The above argument is simple, but should not be simply skimmed. The “approximate arbitrarily well” condition is very powerful, and I think should be required for any reasonable discussion of the Church-Turing thesis when statistics or real numbers crop up. In fact, the mystery in ‘disproofs’ of the Church-Turing thesis with hypercomputing or super-recursive algorithms (Burgin, 2006) like artificial neural networks with arbitrary real numbers as its weights (Siegelmann, 1995; 1999) vanishes when the level of precision is explicitly taken into account. If you want to work with real numbers and computation then is important to take a careful view of them (see also Blum, 2004; Braverman & Cook, 2006).
Unfortunately, this does not establish the truth of the Church-Turing thesis, just that quantum mechanics is consistent with the thesis. The first problem is one that is at the heart of physicalism more generally: what is physical? What are physical properties or processes? A typical approach is to say that the physical is what physics studies (and the circular: what physics studies is the physical) — this is the theory-based conception of the physical.
Carl Hempel pointed out an inherent dilemma in the theory-based conception. If you define what is physical with reference to quantum mechanics (or quantum field theory, standard model, etc) then — if history is taken seriously — you’re surely wrong. Physics is great, but do you really think it is complete in its current form? For concreteness and some elaboration, consider the problem of underdetermination. Alternatively, it you define the physical with respect to some future ideal physics, then an argument directly from quantum mechanics is irrelevant because it is not that ideal theory.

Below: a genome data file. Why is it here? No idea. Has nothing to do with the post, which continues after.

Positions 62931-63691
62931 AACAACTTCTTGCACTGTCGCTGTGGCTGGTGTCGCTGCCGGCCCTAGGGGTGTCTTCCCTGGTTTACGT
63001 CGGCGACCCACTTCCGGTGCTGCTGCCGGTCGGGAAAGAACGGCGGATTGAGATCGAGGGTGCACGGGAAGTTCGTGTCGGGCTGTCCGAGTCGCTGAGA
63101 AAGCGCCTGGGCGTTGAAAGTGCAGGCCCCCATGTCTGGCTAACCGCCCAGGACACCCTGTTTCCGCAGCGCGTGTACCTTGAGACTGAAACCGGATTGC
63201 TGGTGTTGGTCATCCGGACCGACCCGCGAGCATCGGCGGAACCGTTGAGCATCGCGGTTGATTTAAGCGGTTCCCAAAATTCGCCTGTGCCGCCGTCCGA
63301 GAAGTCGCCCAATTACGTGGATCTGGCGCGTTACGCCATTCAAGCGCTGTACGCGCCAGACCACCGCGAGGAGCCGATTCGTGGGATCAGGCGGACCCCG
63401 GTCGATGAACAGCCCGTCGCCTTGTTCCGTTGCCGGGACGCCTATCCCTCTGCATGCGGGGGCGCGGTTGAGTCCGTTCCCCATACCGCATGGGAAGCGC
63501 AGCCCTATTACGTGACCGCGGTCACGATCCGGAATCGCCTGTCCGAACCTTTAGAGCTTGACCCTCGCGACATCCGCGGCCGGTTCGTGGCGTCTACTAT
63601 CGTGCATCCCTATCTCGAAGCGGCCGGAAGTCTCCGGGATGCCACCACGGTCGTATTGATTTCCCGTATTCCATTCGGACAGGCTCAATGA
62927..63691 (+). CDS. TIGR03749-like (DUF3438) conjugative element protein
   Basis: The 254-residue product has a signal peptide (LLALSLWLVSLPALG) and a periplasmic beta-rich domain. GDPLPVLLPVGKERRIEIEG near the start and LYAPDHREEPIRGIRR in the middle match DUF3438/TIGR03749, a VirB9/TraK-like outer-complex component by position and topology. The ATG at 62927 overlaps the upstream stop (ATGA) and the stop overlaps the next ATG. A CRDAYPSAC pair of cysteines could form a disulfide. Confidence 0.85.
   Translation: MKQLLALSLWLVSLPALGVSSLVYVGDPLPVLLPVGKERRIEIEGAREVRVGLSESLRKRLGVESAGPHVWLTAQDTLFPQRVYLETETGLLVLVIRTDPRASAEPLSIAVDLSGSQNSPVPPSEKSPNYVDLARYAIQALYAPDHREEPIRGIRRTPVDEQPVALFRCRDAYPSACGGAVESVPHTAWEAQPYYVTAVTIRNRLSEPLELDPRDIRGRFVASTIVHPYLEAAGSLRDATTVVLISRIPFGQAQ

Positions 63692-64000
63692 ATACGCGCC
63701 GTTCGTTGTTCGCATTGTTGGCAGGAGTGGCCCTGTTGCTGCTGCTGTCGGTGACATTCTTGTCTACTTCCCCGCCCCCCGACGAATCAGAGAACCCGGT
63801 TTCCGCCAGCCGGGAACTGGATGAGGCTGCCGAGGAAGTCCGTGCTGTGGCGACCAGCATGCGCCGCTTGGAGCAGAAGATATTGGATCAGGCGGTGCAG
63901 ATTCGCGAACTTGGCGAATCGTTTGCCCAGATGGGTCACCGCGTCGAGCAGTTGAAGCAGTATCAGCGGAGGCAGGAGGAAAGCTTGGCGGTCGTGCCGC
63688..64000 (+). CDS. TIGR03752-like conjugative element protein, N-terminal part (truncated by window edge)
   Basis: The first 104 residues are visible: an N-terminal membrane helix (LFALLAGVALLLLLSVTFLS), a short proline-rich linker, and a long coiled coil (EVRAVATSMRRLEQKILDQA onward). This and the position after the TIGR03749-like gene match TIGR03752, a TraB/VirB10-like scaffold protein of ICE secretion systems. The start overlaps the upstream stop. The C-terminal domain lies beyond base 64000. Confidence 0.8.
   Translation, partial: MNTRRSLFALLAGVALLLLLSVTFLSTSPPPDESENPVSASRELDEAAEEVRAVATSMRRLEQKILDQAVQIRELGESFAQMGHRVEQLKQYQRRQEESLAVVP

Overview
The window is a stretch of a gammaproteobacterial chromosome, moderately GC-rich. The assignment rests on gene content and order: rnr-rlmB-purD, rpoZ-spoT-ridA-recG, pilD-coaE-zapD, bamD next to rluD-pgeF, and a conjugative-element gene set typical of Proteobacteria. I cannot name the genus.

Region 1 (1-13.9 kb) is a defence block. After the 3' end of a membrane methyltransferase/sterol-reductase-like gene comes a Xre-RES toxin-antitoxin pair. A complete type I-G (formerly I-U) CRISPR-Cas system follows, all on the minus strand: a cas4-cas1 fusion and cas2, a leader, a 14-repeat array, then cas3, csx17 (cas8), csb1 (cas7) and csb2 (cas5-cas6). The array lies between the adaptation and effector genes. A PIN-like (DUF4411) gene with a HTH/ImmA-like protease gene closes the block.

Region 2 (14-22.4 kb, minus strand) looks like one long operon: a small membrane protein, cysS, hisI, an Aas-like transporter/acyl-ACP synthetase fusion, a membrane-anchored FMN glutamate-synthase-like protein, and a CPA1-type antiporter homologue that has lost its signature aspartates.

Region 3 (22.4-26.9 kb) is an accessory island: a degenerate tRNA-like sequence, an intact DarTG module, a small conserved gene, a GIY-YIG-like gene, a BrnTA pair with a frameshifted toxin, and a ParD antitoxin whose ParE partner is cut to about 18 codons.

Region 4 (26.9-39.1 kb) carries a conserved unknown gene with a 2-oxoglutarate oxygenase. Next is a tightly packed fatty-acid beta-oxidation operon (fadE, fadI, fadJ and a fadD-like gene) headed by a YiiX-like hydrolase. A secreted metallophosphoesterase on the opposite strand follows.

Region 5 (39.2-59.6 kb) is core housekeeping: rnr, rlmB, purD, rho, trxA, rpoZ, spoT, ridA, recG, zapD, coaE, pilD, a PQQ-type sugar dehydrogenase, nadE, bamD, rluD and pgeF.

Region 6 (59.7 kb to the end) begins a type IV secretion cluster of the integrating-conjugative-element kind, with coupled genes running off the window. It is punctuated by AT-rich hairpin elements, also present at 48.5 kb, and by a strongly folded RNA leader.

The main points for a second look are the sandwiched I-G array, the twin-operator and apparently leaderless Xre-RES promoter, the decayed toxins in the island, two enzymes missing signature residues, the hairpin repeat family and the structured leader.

You can try to finesse Hempel’s dilemma a bit by looking to structural realism and suggesting that at least the “main ideas” of quantum mechanics would be in any ideal physics, and those main ideas might be enough premise to prove the Church-Turing thesis. I think finding the minimal part of physics needed to support the Church-Turing thesis is a great research question (and Gandy (1980) worked toward answering it), but assuming that this minimal part will remain unchanged as physics develops is too much for me. There have been simply too many dramatic paradigm shifts and drastic changes to the underlying ontology of physics for me to elevate any set of assumptions to the level of unquestionable axioms. I don’t feel comfortable assuming that I have a final understanding of any part of the physical world.
The standard way to avoid a lot of this sophism is to concentrate on working ontologies and falsifiability. Quantum mechanics is falsifiable, but we want to look at the Church-Turing thesis on its own. The fact that it can be derived from a falsifiable theory does not tell us much, because falsifiability is not closed under standard rules of logic; for example, it is not closed under negation, implication, or introduction of existential quantifiers — to take just a few operations we are used to. If we want to check if the Church-Turing thesis is falsifiable, we have to do it directly.
Let us try to build a falsifier. It would have to be, in Gandy’s terminology, a physical machine that computes a function that is not Turing computable, or, in my terminology, a repeatable physical process for which the statistics of measurement could not be approximated arbitrarily well by a Turing machine. If we look inside the machine, or use our current physical laws to describe the physical process, then we have not escaped the objections raised with Hempel’s dilemma or the fact that falsification is not closed under logic and only examined the thesis together with that theory. To examine the thesis on its own, we would have to use the outputs of the machine or statistics of the measurements. However, we can only run the machine or conduct the experiment a finite number of times, and so we will only have a finite number of input-output pairs. Unfortunately, every finite language is Turing complete (in fact, regular) and so we have not constructed the falsifier we wanted.